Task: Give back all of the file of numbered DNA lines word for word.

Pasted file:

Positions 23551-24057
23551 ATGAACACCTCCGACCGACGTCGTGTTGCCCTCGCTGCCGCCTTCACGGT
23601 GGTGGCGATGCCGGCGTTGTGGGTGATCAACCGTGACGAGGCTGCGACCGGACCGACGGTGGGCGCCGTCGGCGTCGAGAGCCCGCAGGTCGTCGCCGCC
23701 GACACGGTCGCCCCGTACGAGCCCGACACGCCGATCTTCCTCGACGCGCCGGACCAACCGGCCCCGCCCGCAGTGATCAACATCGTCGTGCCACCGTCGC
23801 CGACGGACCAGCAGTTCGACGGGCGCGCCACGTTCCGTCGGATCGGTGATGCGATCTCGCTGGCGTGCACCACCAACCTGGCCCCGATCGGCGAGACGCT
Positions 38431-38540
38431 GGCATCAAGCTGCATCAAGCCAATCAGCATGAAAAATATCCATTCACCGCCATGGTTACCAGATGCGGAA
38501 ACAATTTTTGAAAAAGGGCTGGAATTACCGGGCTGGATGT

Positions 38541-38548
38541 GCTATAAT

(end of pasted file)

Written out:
Positions 23551-24057
23551 ATGAACACCTCCGACCGACGTCGTGTTGCCCTCGCTGCCGCCTTCACGGT
23601 GGTGGCGATGCCGGCGTTGTGGGTGATCAACCGTGACGAGGCTGCGACCGGACCGACGGTGGGCGCCGTCGGCGTCGAGAGCCCGCAGGTCGTCGCCGCC
23701 GACACGGTCGCCCCGTACGAGCCCGACACGCCGATCTTCCTCGACGCGCCGGACCAACCGGCCCCGCCCGCAGTGATCAACATCGTCGTGCCACCGTCGC
23801 CGACGGACCAGCAGTTCGACGGGCGCGCCACGTTCCGTCGGATCGGTGATGCGATCTCGCTGGCGTGCACCACCAACCTGGCCCCGATCGGCGAGACGCT
Positions 38431-38540
38431 GGCATCAAGCTGCATCAAGCCAATCAGCATGAAAAATATCCATTCACCGCCATGGTTACCAGATGCGGAA
38501 ACAATTTTTGAAAAAGGGCTGGAATTACCGGGCTGGATGT

Positions 38541-38548
38541 GCTATAAT